(Bloomberg) -- A federal judge in Texas ruled that the Affordable Care Act’s mandate for free coverage of groundbreaking HIV prevention drugs made by Gilead Sciences Inc. “substantially burdens” the religious freedom of a Christian-owned company.
US District Judge Reed O’Connor in Fort Worth on Wednesday granted summary judgment to Braidwood Management Inc. in its challenge to coverage of Gilead’s Truvada and Descovy. The two pre-exposure prophylactic drugs, commonly known as PrEP, are taken daily by hundreds of thousands of Americans, particularly men who have sex with men.
The suit is being led by attorney Jonathan Mitchell, the Republican former solicitor general of Texas known for his efforts to restrict abortion access in the state. Mitchell argues that mandatory PrEP coverage forces Christians to subsidize “homosexual behavior”
O’Connor, a George W. Bush appointee, said the government failed to demonstrate a state interest in providing coverage of the drugs that overcame the plaintiffs’ religious objections.
“The government defendants in the suit “outline a generalized policy to combat the spread of HIV, but they provide no evidence connecting that policy to employers such as Braidwood,” the judge wrote. “Thus, defendants have not carried their burden to show that the PrEP mandate furthers a compelling governmental interest.”
The ruling is the latest win for conservatives who support a broad interpretation of the Religious Freedom Restoration Act, a 1993 law that has been used to challenge access to abortion and contraception and to block equal protection for the LGBTQ community.
“This ruling is about imposing extreme religious beliefs -- not, as it purports, about protecting religious freedom,” said Ivy Hill, community health program director of the Campaign for Southern Equality. “Far-right extremist judges are attacking privacy and access to health care.”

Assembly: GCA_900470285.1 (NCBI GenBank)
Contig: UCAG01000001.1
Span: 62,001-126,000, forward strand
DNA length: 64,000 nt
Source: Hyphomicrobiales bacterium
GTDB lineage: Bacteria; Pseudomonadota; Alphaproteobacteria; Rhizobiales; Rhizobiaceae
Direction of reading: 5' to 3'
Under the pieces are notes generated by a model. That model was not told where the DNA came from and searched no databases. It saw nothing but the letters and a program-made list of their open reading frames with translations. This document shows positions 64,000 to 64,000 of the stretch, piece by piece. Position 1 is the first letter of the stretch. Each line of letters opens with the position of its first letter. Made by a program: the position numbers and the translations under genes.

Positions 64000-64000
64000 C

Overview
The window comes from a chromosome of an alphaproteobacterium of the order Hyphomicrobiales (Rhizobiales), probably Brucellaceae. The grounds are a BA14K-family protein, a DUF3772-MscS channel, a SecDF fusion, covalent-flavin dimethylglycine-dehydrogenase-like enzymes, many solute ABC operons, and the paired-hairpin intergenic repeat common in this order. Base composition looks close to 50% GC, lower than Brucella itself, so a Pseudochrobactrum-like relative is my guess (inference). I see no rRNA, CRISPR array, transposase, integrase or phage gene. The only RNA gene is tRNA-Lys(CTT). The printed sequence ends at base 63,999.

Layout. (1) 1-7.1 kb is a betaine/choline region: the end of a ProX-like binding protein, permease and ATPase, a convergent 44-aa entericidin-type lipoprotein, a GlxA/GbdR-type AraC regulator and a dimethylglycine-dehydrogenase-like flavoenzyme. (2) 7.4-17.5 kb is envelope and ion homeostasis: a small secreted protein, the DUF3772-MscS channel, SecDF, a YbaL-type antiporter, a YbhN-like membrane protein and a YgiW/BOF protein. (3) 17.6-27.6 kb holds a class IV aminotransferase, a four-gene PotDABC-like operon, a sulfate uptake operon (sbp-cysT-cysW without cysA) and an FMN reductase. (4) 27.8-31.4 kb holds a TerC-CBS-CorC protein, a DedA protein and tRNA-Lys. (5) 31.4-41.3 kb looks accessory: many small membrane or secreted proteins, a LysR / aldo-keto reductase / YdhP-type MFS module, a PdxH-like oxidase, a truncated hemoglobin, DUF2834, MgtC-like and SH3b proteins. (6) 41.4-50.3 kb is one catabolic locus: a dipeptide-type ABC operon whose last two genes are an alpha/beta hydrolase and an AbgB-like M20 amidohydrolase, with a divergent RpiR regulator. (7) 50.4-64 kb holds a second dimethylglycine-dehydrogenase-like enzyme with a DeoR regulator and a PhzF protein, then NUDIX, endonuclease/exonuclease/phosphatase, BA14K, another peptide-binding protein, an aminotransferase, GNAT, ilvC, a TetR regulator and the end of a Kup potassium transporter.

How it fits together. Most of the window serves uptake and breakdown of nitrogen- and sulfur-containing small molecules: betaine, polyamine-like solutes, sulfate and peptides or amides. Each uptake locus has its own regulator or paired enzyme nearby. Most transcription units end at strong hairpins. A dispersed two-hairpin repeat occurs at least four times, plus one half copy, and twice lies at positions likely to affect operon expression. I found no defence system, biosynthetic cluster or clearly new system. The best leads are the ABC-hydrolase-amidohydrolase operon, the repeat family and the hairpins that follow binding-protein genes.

US Department of Health and Human Services spokeswoman Rachel Seeger declined to comment or say whether the government might appeal the ruling. HHS “continues to work to ensure that people can access health care, free from discrimination,” she said in a statement.
The judge reserved deciding the “appropriate remedy” for resolving the claim, and it’s unclear what impact the ruling will have beyond the plaintiff company, which employs about 70 people. He said there was no evidence that the government couldn’t assume the cost of providing PrEP drugs to people who are unable to obtain them from religious employers.
PrEP drugs can cost as much as $20,000 a year, according to the ruling.
Task Force Unconstitutional
In another win for the plaintiffs, O’Connor ruled the US Preventive Services Task Force, or PSTF, which makes recommendations for what qualifies as a covered preventive measure under the ACA, is unconstitutional because it “wields a power to compel private action that resembles legislative authority.”
“Because PSTF members are principal officers, they must be appointed by the President and confirmed by the Senate,” O’Connor said. “The PSTF members indisputably fail that constitutional requirement.”
The judge also reserved ruling on the appropriate remedy for dealing with that alleged violation.
O’Connor dismissed a claim that challenged the preventive mandate itself, though it’s unclear how the provision might be affected by the rest of the ruling.
Mitchell seeks to block the entire preventive services mandate under the ACA, arguing it’s invalid because the government employees who manage the list have too much power to not be confirmed by the Senate. Depending on O’Connor’s remedy in the case, that could have a far-reaching impact nationwide, putting at risk requirements for no-cost access to other services, like care for pregnant women and infants.
O’Connor didn’t entirely side with Mitchell. The judge ruled that two other bodies involved in ACA preventive services, the Health Resources and Services Administration and the Advisory Committee on Immunization Practices, were properly empowered under the constitution. The judge also ruled that the Preventive Services Task Force doesn’t violate a separate provision of the constitution.
The case is Braidwood Management Inc. v. Becerra, 4:20-cv-00283, US District Court, Northern District of Texas (Fort Worth).
(Updates with statement from HHS.)
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